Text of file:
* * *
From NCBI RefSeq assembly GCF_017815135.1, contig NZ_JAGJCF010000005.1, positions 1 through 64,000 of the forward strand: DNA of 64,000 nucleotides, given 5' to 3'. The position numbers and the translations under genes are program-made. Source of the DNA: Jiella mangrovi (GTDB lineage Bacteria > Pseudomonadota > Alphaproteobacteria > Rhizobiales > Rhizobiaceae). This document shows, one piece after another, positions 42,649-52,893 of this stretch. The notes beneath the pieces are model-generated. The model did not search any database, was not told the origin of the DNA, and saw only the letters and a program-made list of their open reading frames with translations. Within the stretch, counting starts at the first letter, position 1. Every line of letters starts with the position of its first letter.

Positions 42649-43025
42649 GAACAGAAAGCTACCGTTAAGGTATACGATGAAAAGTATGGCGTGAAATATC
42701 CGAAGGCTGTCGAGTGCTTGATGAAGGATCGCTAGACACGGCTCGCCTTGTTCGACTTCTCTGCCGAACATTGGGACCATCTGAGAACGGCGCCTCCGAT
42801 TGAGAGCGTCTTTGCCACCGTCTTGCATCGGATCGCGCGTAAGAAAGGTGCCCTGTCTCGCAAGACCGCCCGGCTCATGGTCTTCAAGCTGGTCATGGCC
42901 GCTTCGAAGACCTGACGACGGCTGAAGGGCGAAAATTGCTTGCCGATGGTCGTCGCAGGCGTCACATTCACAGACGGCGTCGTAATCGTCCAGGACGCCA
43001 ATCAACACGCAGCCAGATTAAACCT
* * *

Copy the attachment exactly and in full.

From NCBI RefSeq assembly GCF_017815135.1, contig NZ_JAGJCF010000005.1, positions 1 through 64,000 of the forward strand: DNA of 64,000 nucleotides, given 5' to 3'. The position numbers and the translations under genes are program-made. Source of the DNA: Jiella mangrovi (GTDB lineage Bacteria > Pseudomonadota > Alphaproteobacteria > Rhizobiales > Rhizobiaceae). This document shows, one piece after another, positions 42,649-52,893 of this stretch. The notes beneath the pieces are model-generated. The model did not search any database, was not told the origin of the DNA, and saw only the letters and a program-made list of their open reading frames with translations. Within the stretch, counting starts at the first letter, position 1. Every line of letters starts with the position of its first letter.

Positions 42649-43025
42649 GAACAGAAAGCTACCGTTAAGGTATACGATGAAAAGTATGGCGTGAAATATC
42701 CGAAGGCTGTCGAGTGCTTGATGAAGGATCGCTAGACACGGCTCGCCTTGTTCGACTTCTCTGCCGAACATTGGGACCATCTGAGAACGGCGCCTCCGAT
42801 TGAGAGCGTCTTTGCCACCGTCTTGCATCGGATCGCGCGTAAGAAAGGTGCCCTGTCTCGCAAGACCGCCCGGCTCATGGTCTTCAAGCTGGTCATGGCC
42901 GCTTCGAAGACCTGACGACGGCTGAAGGGCGAAAATTGCTTGCCGATGGTCGTCGCAGGCGTCACATTCACAGACGGCGTCGTAATCGTCCAGGACGCCA
43001 ATCAACACGCAGCCAGATTAAACCT